In the posting Converting RTF to PDF in an Oracle Database I,... Well the title is pretty self explanatory I guess :-)

Too simple!
Well, the first version of the code I showcased was a bit on the simple side, but it was just meant to give a hint of the possibilities. Anyway, I challenged myself to make a more complex RTF-component, so I set about wasting my time on coding a PL/SQL package that can return a RTF-table based on a query. With heavy use of dbms_sql the code can:
  • Describe and store query columns
    This is used when defining the substitution variable. The columns are stored as rows in a table and have attributes such as title, text alignment, width.
  • Running the query and return a RTF-table
    This is just a more advanced version of the simple substitution variables, but in stead of returning one column, one row as plain text, it now returns a RTF-table (but still as text).
In order for it to work, the query must have column aliases that can be resolved by dbms_sql.describe_columns into unique column names, and the columns must be of type varchar2 (yes, it is quite possible to return other data types, but in most cases text will suffice and I am lazy).

Sample Application
I have updated the sample application to show the function. I have included some images here to explain some of the elements. First a screen shot of the listing of all substitution variables in the uploaded template:

And a screen shot of the substitution variable attributes:
You can test it in my sample application, you can also download all necessary sample code there.

Now I soon leave for my summer holiday, five (!) weeks of leisure with my family :-)

Tuesday, July 7, 2009

XSL Transformation in Oracle Apex

I recently explored some of the XML capabilities of the Oracle database, and I must say it has matured quite a bit since I last looked at it (Oracle 8i).

Using XMLTRANSFORM-function
It is a powerful function which acts as a full XSLT processor. The syntax is simple:

Both input parameters must be of type xmltype. By having XML/XSL stored as xmltype, or casting it to xmltype with the corresponding function, you in effect ensure the structure of the xml-documents are intact.

Read the documentation for more information. I know it can be boring, but also quite giving (from time to time, at least...). While you are at it, why not click "Previous" or "Next" on the documentation pages to view the other XML-functions?

Sample application
Well, "application" is just a bit overstated, what I do have is an Oracle Apex application page. I have created a quick and easy front end to the XSL transformation. Just paste your XML and XSL into the corresponding text areas, and click button Transform to view the result.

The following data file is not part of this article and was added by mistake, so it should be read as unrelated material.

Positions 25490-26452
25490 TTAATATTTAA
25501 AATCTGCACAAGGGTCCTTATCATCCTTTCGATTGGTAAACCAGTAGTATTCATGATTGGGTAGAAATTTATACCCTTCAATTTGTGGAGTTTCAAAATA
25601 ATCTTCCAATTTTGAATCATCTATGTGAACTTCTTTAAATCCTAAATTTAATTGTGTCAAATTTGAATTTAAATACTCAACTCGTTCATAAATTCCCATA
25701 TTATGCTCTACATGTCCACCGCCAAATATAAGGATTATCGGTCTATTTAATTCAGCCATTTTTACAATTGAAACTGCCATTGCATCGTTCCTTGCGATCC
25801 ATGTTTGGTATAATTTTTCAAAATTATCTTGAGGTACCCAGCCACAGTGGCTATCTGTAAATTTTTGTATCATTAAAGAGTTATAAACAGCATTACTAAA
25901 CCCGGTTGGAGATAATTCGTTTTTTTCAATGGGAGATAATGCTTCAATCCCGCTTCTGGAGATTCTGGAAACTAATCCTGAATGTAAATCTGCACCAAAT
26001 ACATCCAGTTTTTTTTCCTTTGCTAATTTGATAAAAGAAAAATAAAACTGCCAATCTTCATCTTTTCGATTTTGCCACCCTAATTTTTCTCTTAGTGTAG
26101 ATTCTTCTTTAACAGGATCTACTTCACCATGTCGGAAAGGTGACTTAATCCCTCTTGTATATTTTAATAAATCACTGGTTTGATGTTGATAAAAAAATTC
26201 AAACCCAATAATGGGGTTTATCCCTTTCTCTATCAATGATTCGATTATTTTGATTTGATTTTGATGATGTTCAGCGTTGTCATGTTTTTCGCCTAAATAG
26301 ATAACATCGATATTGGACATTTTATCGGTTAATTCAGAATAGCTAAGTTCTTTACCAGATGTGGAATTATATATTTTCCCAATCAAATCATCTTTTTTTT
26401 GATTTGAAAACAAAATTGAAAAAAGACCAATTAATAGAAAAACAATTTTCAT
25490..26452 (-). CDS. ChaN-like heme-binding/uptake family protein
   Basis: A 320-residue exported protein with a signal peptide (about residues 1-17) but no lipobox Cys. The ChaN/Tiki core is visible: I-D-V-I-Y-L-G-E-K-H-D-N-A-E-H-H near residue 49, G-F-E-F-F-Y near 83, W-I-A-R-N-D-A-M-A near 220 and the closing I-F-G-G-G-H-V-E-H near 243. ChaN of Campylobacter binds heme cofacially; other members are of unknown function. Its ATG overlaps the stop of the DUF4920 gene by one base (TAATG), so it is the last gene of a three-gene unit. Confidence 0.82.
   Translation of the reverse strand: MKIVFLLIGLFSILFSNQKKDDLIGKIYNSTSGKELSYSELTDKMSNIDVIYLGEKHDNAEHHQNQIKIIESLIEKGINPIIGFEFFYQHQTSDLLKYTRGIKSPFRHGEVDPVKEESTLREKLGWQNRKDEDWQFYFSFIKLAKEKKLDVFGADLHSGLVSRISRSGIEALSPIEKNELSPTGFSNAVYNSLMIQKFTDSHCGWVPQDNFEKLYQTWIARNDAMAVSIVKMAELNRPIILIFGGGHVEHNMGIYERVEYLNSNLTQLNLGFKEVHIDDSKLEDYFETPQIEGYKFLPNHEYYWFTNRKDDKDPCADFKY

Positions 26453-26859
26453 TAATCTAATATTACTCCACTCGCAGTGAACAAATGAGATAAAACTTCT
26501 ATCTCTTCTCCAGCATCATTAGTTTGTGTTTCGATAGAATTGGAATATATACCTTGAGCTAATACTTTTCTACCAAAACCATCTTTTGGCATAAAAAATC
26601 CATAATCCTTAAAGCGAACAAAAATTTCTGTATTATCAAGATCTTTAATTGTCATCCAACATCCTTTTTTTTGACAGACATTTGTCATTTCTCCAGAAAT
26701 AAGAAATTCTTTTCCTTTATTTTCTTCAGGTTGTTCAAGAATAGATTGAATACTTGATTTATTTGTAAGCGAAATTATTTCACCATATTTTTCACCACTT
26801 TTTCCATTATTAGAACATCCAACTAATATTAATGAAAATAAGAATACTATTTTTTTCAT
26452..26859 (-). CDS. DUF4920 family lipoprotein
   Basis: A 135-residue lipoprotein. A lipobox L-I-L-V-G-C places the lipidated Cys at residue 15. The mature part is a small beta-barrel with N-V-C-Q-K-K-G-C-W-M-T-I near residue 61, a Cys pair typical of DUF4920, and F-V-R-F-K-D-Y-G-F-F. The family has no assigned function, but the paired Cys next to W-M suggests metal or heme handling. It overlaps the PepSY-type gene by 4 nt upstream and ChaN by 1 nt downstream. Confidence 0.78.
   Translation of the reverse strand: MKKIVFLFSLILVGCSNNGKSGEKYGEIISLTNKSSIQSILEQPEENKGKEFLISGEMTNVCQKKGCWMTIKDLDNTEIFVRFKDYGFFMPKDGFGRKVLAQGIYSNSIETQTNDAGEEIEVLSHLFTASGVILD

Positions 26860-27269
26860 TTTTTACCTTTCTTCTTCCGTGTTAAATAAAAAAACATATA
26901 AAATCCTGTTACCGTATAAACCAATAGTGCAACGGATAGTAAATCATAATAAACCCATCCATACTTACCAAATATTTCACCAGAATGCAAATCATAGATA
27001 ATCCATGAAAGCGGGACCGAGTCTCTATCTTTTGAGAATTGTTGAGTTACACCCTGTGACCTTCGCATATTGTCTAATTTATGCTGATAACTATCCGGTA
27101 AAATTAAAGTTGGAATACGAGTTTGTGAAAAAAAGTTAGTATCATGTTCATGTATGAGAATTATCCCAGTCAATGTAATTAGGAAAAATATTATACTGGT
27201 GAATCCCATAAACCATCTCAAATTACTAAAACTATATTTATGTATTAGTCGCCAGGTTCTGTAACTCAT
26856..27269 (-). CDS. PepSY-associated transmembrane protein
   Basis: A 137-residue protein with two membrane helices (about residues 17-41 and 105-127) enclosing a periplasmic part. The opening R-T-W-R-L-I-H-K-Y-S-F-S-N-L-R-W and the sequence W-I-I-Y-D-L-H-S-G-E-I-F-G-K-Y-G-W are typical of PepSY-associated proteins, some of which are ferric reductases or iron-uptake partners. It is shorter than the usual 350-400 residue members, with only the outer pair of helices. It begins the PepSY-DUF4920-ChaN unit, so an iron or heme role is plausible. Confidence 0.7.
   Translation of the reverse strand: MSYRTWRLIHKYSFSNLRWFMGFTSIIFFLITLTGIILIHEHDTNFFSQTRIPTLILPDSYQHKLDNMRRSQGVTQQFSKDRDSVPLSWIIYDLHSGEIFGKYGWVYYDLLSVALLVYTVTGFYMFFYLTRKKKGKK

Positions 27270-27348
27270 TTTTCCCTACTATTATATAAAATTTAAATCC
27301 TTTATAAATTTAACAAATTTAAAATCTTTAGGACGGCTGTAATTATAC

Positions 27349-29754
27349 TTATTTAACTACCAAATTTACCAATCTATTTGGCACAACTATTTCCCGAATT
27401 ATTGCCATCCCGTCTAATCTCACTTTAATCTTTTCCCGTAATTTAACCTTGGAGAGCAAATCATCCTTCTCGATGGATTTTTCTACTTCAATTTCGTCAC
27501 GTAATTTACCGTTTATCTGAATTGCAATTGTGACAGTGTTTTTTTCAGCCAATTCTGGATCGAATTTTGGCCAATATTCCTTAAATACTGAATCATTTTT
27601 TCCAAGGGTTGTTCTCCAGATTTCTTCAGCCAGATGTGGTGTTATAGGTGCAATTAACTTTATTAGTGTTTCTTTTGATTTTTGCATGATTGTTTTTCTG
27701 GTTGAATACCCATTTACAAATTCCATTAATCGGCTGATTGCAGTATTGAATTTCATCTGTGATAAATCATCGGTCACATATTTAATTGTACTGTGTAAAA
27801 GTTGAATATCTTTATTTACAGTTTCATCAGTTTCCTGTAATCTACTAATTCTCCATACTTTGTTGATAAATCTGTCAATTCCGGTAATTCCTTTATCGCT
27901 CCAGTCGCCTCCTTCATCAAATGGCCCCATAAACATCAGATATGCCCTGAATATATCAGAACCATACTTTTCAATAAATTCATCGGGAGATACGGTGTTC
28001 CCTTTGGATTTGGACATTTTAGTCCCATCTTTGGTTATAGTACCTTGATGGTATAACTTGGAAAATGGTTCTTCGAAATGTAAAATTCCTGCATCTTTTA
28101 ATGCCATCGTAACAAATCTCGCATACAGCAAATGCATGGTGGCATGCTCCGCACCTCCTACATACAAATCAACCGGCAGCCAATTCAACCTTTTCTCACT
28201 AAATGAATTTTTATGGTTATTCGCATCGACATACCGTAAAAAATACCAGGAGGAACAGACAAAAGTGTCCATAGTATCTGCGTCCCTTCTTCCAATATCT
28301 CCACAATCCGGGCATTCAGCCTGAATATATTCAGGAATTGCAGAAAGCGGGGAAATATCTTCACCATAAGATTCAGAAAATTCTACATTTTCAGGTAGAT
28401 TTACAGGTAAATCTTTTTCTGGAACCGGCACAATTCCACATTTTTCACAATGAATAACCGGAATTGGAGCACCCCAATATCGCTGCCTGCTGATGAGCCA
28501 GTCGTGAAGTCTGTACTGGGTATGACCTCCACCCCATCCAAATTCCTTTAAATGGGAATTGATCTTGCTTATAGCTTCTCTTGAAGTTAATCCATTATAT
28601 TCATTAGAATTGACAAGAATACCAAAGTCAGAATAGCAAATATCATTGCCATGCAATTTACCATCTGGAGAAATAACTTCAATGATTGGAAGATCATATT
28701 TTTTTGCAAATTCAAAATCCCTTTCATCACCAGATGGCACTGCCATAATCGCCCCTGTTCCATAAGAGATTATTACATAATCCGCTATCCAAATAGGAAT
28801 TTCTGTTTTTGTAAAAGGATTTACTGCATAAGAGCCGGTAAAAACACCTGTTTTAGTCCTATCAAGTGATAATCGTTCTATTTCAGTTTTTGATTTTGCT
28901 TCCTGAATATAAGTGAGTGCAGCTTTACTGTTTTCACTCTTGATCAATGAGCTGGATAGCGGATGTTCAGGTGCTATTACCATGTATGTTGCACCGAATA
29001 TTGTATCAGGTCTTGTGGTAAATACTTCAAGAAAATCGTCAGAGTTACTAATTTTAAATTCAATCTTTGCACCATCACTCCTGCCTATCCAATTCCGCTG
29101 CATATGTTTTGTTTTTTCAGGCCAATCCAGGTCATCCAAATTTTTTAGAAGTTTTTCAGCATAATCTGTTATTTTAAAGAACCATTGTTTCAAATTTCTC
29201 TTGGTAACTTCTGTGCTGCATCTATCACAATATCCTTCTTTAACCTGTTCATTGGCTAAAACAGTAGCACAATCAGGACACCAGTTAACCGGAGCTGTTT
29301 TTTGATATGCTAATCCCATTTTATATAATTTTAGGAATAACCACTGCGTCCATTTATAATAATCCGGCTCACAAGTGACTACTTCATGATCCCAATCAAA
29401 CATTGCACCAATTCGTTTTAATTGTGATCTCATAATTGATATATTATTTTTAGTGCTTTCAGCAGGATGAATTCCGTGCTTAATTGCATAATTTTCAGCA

If the transformation fails, the error message will be returned in the display area.

Try out the transformation, and get a detailed description of the code involved in my sample application.

Friday, June 26, 2009

Converting RTF to PDF in an Oracle Database

There are a number of commercial products out there which converts RTF to PDF, but there is also a free alternative called Ted. Actually, calling this a converter is a gross understatement, it is a fully fledged RTF editor which also can convert RTF to PDF.

I will describe how to install Ted, and how to use it with RTF-documents stored in the database. This combined with generating dynamic RTF-documents can give a rich document solution for your Oracle Apex applications.

This is a Linux/Unix specific solution. So if you are stuck with some other operating system, go do something about it ;-)

Downloading and Installing Ted
Ted runs on Unix/Linux, and you can download the software here. Ted is released under GNU Public License, and restrictions may apply.

The easiest way of installing Ted is to use RPM package file.
  • Download RPM package file to /tmp
  • Install RPM-package as user root (or system user with sufficient privileges)
    rpm -ivh .rpm
If you get an error stating that packages are missing, do not despair, simply download and install the package indicated (or get it from your installation CD). The installation is pretty much the same as described in the bullets above.

Preparing os for RTF conversion
Download Ted the script which converts rtf-files to pdf-files.
  • Create an os-directory:
    mkdir /u01/app/ted
  • Copy the Ted conversion script to the directory
    cp /u01/stage/ted/ /u01/app/ted/.
  • Grant execute privileges on the script
    chmod +x
I have done the above operations with user oracle of group oinstall, and in this demonstration user oracle will be used to execute os-operations. This is probably not the best production solution, but will serve for my demonstration purposes.

Creating directory in the Oracle database
Defining a directory in Oracle is quite easy:
  • Connect as user SYS
  • Create directory:
    create directory RTF2PDF as '/u01/app/ted';
  • Grant privileges to RTF2PFDF
    grant all on directory RTF2PDF to <schema_user>
How to execute os-commands from the Oracle database